Does where you start your company matter? Statistically, it may. Jim Karsten pulled data from CrunchBase to look at where startups are based and the likelihood of an acquisition. The results show that 41.2% of startups that we track are based in Silicon Valley, but that those startups account for 53.3% of the reported acquisitions. A startup based in Silicon Valley has a 6.9% chance of being acquired. New York startups come in second with a 4.9% acquisition rate.
It’s not clear exactly what data was pulled (years, transaction size, etc.), although there are more details here. We’re running our own analysis of the data over the last few years (back to startups founded in 2004 and later, to take into account transaction sizes and to include international data) and should have a deeper dive available soon. But until then, the data is clear – all else being equal, start your company in Silicon Valley. Although we strongly suggest that before you relocate your family and employees you wait for our more detailed analysis.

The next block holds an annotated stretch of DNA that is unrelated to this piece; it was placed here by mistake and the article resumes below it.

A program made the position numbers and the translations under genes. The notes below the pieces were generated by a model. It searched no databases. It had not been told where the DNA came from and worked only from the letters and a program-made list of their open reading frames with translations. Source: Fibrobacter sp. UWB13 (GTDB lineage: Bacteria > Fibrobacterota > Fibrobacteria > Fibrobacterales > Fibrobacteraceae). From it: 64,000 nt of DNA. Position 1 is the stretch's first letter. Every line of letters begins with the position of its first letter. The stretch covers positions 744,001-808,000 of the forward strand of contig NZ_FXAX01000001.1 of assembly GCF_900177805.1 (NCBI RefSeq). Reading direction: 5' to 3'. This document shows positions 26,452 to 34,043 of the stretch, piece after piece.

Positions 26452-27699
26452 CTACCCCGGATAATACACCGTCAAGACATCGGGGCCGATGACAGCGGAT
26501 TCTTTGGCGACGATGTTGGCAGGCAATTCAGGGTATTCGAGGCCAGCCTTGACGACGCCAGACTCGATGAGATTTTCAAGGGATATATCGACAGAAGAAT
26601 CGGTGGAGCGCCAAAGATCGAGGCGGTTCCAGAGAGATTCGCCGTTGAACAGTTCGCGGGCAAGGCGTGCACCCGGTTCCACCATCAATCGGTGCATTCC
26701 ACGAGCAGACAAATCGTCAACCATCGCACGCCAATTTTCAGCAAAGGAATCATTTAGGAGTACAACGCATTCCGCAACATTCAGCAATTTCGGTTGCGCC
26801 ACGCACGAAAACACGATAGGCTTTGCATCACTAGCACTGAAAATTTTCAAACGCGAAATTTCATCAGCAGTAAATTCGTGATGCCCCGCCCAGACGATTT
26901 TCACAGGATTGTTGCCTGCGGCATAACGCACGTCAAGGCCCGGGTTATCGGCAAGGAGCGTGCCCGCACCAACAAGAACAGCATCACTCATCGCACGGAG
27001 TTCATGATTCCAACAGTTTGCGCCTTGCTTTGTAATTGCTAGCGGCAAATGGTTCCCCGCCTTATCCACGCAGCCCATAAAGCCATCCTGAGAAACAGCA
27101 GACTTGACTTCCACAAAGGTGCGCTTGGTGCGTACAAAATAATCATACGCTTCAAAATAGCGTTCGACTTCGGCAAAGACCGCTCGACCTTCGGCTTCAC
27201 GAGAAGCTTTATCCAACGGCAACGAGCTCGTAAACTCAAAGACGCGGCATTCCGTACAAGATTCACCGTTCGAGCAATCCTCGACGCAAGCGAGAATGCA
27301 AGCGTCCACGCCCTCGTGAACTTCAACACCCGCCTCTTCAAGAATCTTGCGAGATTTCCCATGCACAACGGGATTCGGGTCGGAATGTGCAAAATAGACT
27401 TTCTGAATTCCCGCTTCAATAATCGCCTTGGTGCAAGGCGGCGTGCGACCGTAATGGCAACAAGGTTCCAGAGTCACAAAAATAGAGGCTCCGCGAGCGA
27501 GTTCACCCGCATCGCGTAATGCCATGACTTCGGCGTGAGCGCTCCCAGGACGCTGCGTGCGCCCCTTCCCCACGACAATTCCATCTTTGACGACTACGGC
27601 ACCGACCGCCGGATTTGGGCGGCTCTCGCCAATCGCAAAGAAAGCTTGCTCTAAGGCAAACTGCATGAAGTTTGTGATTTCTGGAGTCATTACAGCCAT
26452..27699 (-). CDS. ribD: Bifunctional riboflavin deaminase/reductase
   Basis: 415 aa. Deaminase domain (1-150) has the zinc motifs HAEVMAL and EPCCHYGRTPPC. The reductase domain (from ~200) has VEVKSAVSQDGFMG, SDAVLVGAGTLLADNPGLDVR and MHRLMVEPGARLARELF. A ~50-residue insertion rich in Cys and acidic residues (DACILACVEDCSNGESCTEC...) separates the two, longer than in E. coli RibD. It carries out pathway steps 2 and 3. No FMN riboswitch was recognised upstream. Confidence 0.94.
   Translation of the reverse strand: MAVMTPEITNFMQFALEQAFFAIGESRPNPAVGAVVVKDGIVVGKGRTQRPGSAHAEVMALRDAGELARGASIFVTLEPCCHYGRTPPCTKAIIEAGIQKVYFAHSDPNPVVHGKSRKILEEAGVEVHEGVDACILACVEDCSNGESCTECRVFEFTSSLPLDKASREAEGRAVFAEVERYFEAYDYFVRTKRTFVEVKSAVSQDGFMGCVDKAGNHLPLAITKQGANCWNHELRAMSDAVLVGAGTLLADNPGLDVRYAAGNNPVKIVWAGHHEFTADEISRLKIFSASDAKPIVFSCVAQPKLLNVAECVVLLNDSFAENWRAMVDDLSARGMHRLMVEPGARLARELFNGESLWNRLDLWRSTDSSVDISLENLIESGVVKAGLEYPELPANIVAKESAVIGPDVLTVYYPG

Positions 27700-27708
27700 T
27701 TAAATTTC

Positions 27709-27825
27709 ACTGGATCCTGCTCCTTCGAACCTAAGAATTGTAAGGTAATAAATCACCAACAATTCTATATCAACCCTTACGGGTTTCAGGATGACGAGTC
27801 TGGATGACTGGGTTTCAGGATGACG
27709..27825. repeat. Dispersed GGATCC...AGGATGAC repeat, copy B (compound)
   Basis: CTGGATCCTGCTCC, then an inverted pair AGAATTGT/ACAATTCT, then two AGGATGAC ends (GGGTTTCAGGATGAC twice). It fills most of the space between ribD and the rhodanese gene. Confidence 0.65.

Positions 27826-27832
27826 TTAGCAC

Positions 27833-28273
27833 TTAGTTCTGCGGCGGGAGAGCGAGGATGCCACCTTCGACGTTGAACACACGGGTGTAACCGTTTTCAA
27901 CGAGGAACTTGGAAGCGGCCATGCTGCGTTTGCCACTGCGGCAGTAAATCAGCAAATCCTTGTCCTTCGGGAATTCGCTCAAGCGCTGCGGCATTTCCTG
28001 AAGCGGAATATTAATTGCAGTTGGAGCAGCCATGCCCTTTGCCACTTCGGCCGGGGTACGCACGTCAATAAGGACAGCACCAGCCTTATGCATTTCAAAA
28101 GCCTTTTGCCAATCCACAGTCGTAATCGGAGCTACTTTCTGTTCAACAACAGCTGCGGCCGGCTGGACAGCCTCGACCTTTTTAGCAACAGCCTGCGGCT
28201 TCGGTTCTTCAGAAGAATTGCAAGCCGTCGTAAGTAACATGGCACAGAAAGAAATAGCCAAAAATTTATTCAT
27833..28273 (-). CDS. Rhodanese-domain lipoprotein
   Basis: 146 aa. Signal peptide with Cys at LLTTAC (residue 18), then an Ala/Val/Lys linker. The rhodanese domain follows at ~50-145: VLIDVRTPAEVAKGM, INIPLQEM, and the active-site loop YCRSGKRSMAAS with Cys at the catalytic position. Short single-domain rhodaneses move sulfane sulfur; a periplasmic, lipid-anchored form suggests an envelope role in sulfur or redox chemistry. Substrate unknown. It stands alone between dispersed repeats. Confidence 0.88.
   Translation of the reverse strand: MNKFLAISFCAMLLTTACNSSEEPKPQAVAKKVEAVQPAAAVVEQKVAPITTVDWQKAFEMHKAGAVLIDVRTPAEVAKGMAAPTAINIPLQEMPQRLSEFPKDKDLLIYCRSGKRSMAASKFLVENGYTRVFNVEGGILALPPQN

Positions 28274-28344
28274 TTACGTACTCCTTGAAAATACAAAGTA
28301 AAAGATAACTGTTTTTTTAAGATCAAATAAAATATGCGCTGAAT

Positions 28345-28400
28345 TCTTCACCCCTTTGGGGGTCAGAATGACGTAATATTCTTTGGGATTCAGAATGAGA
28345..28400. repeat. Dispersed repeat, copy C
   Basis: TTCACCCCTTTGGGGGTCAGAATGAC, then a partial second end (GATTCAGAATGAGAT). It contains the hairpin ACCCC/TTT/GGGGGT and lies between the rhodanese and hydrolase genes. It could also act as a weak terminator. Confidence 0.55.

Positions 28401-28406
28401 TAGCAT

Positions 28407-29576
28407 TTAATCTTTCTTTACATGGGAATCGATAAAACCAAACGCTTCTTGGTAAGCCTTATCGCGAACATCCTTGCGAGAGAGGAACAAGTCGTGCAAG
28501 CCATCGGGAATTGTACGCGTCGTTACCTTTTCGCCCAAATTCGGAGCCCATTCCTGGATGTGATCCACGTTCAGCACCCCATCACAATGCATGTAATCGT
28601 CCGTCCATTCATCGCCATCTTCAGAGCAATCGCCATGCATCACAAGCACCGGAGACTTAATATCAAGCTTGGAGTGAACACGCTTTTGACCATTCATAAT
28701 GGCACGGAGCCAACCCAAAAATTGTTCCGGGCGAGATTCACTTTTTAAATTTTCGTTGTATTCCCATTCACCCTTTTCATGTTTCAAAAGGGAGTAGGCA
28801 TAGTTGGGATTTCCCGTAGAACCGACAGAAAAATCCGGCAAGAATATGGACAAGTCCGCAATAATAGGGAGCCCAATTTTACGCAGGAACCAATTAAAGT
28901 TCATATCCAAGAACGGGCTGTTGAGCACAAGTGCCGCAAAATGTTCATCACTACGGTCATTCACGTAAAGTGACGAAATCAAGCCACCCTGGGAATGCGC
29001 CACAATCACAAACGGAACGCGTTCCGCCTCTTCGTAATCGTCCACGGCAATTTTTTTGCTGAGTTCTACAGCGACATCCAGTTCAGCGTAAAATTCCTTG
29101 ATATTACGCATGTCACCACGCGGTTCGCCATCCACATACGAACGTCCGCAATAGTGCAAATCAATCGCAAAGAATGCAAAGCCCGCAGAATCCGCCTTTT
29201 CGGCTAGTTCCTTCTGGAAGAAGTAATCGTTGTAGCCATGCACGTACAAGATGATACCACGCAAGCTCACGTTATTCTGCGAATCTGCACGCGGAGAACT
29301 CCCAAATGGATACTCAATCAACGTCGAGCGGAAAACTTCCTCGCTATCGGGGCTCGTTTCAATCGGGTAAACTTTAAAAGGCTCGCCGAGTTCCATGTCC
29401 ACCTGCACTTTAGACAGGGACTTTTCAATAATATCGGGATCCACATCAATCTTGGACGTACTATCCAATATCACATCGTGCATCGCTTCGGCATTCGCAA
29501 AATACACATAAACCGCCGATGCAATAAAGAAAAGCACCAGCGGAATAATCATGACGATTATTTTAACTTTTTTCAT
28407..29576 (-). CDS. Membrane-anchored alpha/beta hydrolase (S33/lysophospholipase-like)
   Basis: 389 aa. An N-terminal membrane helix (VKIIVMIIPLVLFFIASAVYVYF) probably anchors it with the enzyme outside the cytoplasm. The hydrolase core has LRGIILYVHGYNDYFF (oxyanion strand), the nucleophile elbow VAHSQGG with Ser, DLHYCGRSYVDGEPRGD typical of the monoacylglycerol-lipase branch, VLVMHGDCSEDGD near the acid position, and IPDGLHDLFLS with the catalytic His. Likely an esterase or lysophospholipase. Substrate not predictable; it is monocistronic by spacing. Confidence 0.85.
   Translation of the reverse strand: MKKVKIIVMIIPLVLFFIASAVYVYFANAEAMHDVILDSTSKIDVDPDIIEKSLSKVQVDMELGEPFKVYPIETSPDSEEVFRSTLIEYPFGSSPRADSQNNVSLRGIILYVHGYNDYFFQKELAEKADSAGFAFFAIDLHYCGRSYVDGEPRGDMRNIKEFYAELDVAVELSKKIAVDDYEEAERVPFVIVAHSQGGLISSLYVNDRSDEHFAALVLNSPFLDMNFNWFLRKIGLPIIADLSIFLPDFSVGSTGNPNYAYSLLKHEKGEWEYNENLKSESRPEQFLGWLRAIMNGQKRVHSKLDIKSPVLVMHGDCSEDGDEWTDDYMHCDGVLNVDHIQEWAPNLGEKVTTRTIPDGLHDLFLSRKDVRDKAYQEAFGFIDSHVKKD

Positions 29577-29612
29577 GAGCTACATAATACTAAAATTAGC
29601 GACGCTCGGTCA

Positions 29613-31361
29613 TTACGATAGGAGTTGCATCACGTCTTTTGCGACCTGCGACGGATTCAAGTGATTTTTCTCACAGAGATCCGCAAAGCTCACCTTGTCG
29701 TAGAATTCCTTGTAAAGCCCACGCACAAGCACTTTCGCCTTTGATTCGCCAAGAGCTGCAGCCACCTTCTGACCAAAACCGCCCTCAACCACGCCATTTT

The bottom line is this. If you have the means, start your company in Silicon Valley. It’s the big leagues. Like I said last year to those crazy Seattleites that keep saying they’re basically a suburb of Silicon Valley: “If staring at lakes and skiing after work are important to you, don’t pretend to be surprised when your startup doesn’t cut it.”